Got it? It can seem a little complicated at first, but once you perform some searches, it all makes sense.

[click_to_tweet tweet=”Using #Booleansearch on #LinkedIn isn’t complic8d if u follow @LinkedInExpert’s prospecting guide. #DigitalSelling” quote=”Using #Booleansearch on #LinkedIn isn’t complic8d if u follow @LinkedInExpert’s prospecting guide. #DigitalSelling”]

Here is how to use your search strings!

  1. Click into the search bar and hit enter.
  2. Choose the People option
  3. Choose the All filters option
  4. Try using Boolean in the title field to find the right prospects

If you are not getting the results you want, alternatively, you can create a whole search string in a Word or Notes doc and copy and paste that into the search bar and hit enter. Try this one to see your results:  

(Marketing OR Sales) AND “Internet Technology” OR IT NOT assistant NOT consultant.

  1. Now choose “See all people results”
  2. Click on All Filters and adjust your filters on the right-hand side for Connections, Connections of, Locations, Company, School, Industry, Language, Service Categories, and Keywords (like titles).
  3. Identify who you would like to connect with and open their LinkedIn profile (tip: right click on their name open in new tab so you don’t lose your search)
  4. Click on shared connection to identify who you know that can introduce you to your targeted buyer, choose someone you know and send an introduction request, example:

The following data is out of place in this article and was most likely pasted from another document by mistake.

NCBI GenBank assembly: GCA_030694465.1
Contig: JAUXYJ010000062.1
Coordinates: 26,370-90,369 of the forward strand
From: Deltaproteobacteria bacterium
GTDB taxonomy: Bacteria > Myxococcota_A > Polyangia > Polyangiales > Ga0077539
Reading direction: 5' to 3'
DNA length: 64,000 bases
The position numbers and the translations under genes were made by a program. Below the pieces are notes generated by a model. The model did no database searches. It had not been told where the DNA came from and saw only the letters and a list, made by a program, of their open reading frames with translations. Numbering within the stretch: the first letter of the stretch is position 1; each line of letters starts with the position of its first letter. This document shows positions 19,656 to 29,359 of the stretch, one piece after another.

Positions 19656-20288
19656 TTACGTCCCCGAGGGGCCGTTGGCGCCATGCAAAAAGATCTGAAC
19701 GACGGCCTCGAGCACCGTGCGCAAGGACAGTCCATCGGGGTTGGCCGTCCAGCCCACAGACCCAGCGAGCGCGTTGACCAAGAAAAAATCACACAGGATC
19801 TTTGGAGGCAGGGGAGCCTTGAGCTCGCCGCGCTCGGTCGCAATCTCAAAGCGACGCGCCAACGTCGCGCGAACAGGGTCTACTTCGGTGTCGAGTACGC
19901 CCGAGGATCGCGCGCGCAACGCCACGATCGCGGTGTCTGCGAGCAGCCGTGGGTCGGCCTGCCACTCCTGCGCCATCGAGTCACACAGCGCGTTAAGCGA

I hope this note finds you well. As you may know, I am leveraging LinkedIn to grow my network and noticed that you are connected to XXXX at XXXX. I was wondering if you would kindly provide an introduction for me. If you could copy us both in an email or LinkedIn message I can take it from there. To make it easier for you, I have included a short paragraph below that you are welcome to copy and paste.

Also, please feel free to look through my connections, I am happy to make introductions for you as well.

Thanks so much!
Viveka

I would like to introduce you to Viveka von Rosen, Chief Visibility Officer at Vengreso. I thought it might make sense for the two of you to connect and investigate how you might work together. Viveka helps enterprise sales teams build their pipeline, reduce the sales cycle and close more business through leveraging the power of LinkedIn. Viveka really understands how to Monetize LinkedIn and has created programs that have made a significant impact on the way professionals are growing their business. Viveka will be contacting you in the next couple of days, please take her call; I believe it will be well worth your time.

If you would like to reach out to Viveka, her contact information is:
viveka@vengreso.com 
http://www.linkedin.com/in/linkedinexpert | @LinkedInExpert

[click_to_tweet tweet=”Find your ideal buyers on #LinkedIn through these #searchstring tips by our Vengreso CVO, @LinkedInExpert Viveka von Rosen. #DigitalSales #SocialSelling” quote=”Find your ideal buyers on #LinkedIn through these #searchstring tips by our Vengreso CVO, @LinkedInExpert Viveka von Rosen. #DigitalSales #SocialSelling”]